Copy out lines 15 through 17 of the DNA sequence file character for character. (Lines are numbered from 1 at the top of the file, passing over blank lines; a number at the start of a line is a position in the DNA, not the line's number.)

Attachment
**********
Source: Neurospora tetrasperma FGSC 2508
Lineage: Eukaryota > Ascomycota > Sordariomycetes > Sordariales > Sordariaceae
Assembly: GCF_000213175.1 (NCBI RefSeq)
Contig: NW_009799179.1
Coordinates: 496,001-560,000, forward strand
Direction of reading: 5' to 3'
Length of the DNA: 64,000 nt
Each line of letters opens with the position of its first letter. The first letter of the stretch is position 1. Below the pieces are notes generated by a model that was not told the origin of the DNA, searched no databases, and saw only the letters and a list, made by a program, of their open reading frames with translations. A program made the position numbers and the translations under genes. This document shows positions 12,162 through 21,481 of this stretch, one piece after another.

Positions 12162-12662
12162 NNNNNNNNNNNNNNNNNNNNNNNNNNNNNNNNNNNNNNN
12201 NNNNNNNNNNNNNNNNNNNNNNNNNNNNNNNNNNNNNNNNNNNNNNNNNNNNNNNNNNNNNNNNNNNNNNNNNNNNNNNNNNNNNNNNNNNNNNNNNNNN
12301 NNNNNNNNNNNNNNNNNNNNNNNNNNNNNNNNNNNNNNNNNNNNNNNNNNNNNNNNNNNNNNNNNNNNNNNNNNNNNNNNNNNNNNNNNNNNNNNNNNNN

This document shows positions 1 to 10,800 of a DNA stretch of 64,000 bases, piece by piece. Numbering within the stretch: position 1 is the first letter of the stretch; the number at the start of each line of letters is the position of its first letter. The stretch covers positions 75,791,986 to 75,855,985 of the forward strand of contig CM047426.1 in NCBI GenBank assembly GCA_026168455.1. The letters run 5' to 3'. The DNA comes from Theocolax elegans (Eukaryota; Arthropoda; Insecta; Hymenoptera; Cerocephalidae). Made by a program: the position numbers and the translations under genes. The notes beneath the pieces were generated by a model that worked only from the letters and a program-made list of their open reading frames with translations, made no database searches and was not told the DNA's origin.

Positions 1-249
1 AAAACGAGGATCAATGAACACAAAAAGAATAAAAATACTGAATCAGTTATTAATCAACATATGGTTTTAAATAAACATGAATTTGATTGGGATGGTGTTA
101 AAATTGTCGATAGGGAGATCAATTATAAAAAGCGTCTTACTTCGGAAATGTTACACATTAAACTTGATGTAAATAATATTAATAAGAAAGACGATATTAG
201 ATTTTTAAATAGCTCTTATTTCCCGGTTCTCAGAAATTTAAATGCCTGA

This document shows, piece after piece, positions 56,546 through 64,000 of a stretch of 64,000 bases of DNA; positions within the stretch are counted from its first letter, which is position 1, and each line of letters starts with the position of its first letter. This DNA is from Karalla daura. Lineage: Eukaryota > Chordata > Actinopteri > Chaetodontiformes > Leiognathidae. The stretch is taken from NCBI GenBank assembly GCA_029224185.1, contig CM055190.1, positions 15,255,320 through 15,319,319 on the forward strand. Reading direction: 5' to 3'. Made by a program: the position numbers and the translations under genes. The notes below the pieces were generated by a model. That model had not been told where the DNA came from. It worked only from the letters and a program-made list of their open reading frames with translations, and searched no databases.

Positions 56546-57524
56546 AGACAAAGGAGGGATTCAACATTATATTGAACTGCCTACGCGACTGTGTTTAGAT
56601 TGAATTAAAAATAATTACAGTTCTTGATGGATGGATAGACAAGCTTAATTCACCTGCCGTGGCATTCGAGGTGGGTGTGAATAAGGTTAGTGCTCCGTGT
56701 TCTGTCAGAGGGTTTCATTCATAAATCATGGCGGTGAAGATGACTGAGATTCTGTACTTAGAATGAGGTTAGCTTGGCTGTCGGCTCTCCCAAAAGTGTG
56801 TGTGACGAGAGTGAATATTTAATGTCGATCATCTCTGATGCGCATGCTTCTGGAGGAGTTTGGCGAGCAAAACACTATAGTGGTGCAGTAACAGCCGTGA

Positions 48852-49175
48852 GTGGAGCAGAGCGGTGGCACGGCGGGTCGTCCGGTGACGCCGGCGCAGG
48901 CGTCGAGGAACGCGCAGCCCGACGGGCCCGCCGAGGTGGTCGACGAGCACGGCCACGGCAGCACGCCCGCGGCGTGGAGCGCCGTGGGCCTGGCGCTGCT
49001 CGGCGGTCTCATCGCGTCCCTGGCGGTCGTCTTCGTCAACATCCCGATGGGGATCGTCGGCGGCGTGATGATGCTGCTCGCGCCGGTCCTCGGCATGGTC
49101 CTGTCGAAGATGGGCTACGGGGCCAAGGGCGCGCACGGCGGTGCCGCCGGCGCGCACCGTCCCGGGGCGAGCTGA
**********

1 AAAACGAGGATCAATGAACACAAAAAGAATAAAAATACTGAATCAGTTATTAATCAACATATGGTTTTAAATAAACATGAATTTGATTGGGATGGTGTTA
101 AAATTGTCGATAGGGAGATCAATTATAAAAAGCGTCTTACTTCGGAAATGTTACACATTAAACTTGATGTAAATAATATTAATAAGAAAGACGATATTAG
201 ATTTTTAAATAGCTCTTATTTCCCGGTTCTCAGAAATTTAAATGCCTGA